Dealing with the pressure of being world number one, and how living in Bristol helps me unwind
By Alan Thatcher, Squash Mad Editor
World number one Mohamed Elshorbagy continues his fascinating interview, talking about his base in Bristol, the pressure of being the man at the top of the rankings, his respect for his fellow professionals, and his enormous pride in the achievements of his Egyptian nation in squash.
6: Please tell us a little more about life in Bristol. What do you enjoy most about living there?
A: I absolutely love Bristol, it’s a city that has everything a squash player needs from facilities and at the same time a great social life…I do train here with my brother Marwan, who is my main training partner, but I also have players like Peter Creed, Josh Masters and Tom Ford to train with.
We have the top Japanese player Misaki Kobayashi here for a month training with us too and we all went to the balloon festival last weekend as it was a relaxing time to spend.
7: Let’s talk about being the world number one. Is life easier, or harder, being the number one? I’m guessing at times there must be feelings of isolation, knowing that everyone else in the world is out to beat you. Other players admit to having struggled with the mental pressures of being number one. How do you cope with those pressures?
A: Definitely life is just way harder, harder than anyone can imagine, and only players with their teams who succeeded and achieved that world number status would understand how it feels. Literally there is pressure in every shot you hit while your opponent doesn’t have quite the same pressure.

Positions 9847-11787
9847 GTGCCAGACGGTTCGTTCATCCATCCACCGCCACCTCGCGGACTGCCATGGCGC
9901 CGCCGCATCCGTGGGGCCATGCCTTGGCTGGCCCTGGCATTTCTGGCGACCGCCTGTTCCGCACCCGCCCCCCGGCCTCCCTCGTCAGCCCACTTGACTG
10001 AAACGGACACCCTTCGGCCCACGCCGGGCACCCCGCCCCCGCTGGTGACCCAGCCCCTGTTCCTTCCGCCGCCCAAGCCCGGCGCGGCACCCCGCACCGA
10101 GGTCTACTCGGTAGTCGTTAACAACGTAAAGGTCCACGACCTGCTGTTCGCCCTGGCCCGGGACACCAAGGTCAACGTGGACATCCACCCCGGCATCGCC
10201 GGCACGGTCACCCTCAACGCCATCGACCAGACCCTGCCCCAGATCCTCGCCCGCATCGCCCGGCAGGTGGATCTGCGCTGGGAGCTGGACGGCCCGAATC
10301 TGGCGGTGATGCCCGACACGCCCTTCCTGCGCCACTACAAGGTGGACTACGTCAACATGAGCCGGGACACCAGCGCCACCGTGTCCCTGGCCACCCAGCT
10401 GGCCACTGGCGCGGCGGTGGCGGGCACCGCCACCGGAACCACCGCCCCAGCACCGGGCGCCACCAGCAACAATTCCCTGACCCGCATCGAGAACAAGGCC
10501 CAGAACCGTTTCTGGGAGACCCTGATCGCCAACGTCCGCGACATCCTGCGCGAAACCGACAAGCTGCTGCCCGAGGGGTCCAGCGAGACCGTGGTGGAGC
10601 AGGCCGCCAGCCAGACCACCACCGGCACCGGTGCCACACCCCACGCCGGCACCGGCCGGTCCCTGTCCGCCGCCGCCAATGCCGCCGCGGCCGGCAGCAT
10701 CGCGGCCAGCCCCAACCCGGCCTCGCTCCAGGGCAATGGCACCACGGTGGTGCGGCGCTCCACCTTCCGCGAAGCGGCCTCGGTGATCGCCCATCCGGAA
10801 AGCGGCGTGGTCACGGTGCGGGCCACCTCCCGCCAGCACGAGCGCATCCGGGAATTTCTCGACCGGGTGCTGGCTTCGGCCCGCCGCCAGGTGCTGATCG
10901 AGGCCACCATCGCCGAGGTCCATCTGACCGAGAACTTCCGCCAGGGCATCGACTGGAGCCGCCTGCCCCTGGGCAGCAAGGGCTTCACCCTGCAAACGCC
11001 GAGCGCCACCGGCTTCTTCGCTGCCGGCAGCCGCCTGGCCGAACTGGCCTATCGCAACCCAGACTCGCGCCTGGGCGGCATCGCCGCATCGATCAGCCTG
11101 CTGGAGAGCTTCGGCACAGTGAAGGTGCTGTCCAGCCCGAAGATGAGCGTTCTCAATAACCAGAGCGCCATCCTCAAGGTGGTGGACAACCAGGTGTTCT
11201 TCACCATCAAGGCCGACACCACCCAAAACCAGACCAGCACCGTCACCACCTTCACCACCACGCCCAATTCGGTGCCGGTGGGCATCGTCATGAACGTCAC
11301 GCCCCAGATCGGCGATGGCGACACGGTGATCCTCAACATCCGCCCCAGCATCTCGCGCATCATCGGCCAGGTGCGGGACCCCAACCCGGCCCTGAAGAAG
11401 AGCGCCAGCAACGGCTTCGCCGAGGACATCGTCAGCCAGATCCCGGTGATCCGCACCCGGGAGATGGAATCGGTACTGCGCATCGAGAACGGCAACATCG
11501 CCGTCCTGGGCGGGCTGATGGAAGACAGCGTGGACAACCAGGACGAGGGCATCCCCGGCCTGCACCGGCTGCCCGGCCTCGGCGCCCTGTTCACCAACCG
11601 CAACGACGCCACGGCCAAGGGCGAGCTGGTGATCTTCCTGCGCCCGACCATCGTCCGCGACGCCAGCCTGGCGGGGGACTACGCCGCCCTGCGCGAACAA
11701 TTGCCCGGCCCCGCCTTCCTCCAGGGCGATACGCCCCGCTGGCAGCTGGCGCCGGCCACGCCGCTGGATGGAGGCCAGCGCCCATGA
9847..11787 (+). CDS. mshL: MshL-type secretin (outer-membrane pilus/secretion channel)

That pressure got to me a lot especially the first few months I got to world number 1 but I feel I am dealing with it better now…but it’s still a challenge for me and I just love challenges and it’s a challenge for me to see how long I can protect it for and I will keep doing everything I can in my power to try and protect that position.
I have also been lucky to have a great team behind me. They are always willing to take all the hits for me in order that I perform mentally fresh on court.
8: Being at the top of such a talented group of players, including Gregory Gaultier, Ramy Ashour, Nick Matthew, Amr Shabana and James Willstrop must make you feel enormously proud. What do you absorb from those other players? And what do you feel about players like Miguel Angel Rodriguez, who one can possibly describe as coming in from a different direction?
A: In each generation we always had one or two great players who were way better than the others, but what’s good about this generation is that they are all great players. I have been lucky and privileged that I am able to compete with them, as I have learnt so much from them.
I have been fortunate to have had so many tough battles with all of them, and still do. In few years, when this generation is gone, they will be truly missed as they have given something to the squash world that we might not ever see again.